December 21st, 2014
(written by lawrence krubner, however indented passages are often quotes). You can contact lawrence at: email@example.com
When I wrote How ignorant am I, and how do I formally specify that in my code? I said:
For decades, computer programmers have argued with each other over the issue of strict data-type enforcement, versus dynamic data-type unenforcement. And after 16 years of computer programming, I have come down firmly in the middle: I like optional typing.
Clojure allows me to work dynamically, but to type hint when I want to, so I can get the performance benefits of type hinting. There is also the new Typed Clojure that will let the compiler give me a warning when my types are wrong.
Apparently Python 3.5 is headed in this direction. Guido van Rossum points to Jeremy Siek’s blog post What is Gradual Typing where he says:
Gradual typing is a type system I developed with Walid Taha in 2006 that allows parts of a program to be dynamically typed and other parts to be statically typed. The programmer controls which parts are which by either leaving out type annotations or by adding them in. This article gives a gentle introduction to gradual typing.
The following were our motivations for developing gradual typing:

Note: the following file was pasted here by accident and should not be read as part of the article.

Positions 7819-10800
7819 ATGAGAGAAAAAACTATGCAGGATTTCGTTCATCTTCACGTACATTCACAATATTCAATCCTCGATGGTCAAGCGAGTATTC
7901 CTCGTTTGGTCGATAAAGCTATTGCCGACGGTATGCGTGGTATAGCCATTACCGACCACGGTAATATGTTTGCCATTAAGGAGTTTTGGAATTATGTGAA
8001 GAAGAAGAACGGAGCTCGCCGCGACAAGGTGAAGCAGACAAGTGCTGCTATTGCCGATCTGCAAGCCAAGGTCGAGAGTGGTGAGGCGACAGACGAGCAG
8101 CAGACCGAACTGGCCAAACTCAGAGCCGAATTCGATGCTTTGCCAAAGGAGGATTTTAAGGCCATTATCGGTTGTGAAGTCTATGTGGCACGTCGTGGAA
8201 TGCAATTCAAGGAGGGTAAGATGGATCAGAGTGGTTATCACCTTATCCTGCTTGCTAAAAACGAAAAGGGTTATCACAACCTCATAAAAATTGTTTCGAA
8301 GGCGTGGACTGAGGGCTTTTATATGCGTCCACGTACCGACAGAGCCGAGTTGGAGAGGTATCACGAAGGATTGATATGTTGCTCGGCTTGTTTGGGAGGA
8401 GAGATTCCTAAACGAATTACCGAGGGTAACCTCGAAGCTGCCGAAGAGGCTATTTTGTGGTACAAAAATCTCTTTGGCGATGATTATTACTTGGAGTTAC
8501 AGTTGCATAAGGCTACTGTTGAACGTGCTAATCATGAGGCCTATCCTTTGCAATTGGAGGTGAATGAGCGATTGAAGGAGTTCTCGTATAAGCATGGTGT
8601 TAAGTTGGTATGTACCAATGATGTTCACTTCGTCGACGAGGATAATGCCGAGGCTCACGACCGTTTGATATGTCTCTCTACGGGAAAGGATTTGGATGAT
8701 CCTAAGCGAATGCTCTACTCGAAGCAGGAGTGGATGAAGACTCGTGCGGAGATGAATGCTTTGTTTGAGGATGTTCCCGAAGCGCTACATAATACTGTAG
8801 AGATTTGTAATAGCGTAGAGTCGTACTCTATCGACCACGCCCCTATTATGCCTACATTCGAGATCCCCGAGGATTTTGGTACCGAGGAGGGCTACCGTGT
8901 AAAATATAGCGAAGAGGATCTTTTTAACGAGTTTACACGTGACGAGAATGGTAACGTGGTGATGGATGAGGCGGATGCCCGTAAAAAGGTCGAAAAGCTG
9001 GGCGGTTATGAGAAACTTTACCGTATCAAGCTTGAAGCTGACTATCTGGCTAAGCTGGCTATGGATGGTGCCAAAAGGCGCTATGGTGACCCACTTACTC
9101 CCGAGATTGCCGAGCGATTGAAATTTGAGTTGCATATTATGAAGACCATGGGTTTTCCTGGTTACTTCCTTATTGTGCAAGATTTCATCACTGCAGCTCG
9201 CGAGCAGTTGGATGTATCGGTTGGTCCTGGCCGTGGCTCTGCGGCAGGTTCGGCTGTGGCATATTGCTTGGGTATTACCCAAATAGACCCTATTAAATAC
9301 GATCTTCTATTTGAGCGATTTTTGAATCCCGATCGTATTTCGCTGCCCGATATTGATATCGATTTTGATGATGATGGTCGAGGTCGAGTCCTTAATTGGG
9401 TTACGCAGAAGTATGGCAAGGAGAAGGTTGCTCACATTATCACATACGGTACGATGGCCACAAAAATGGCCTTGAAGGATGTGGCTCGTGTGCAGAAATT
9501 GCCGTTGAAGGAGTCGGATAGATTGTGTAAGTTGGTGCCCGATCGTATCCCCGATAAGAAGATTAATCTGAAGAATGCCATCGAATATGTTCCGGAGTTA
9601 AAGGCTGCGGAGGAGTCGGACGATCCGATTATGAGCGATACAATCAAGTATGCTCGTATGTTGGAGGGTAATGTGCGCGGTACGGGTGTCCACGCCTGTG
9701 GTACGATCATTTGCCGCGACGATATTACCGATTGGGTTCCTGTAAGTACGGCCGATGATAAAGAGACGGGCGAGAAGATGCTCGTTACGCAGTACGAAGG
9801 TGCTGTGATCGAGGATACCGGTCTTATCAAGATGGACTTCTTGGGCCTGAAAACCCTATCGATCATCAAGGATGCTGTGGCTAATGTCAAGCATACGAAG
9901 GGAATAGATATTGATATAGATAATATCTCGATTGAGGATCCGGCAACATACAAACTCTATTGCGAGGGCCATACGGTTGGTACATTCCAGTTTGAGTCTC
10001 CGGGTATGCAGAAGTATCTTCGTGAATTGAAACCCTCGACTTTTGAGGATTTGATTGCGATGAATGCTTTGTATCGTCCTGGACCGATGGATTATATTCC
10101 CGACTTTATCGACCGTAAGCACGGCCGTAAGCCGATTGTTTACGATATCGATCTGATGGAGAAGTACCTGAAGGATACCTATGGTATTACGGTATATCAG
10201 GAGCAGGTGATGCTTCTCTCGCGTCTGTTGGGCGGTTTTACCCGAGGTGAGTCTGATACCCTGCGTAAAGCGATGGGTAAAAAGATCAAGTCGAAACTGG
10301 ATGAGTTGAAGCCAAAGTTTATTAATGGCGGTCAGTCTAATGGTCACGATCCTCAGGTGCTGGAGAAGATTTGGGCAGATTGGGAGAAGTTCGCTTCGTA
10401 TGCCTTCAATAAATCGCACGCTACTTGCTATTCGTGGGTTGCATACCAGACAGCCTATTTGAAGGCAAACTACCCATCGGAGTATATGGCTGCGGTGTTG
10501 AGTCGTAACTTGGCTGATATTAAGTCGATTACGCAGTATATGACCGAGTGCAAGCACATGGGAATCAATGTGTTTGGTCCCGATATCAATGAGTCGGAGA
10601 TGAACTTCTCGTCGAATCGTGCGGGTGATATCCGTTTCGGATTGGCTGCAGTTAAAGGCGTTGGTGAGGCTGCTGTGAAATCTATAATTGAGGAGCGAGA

Large software systems are often developed in multiple languages partly because dynamically typed languages are better for some tasks and statically typed languages are better for others. With a gradual type system, the programmer can choose between static and dynamic typing without having to switch to a different language and without having to deal with the pain of language interoperability. Hopefully this will increase programmer productivity.
Several languages already have optional type annotations, but
surprisingly, there had been little formal work on what a type
Say we have an Employee class, and a subclass Manager:
class Employee: …
class Manager(Employee): …
Let’s say variable e is declared with type Employee:
e = Employee() # type: Employee
Now it’s okay to assign a Manager instance to e (rule 1):
e = Manager()
It’s not okay to assign e.g. a string to e (since str is not consistent with Employee):
e = “hello” # Fails static check
However, suppose we have a variable whose type is Any:
a = some_func() # type: Any
Now it’s okay to assign a to e (rule 2):
e = a # OK
Of course it’s also okay to assign e to a (rule 3), but we didn’t need the concept of consistency for that:
a = e # OK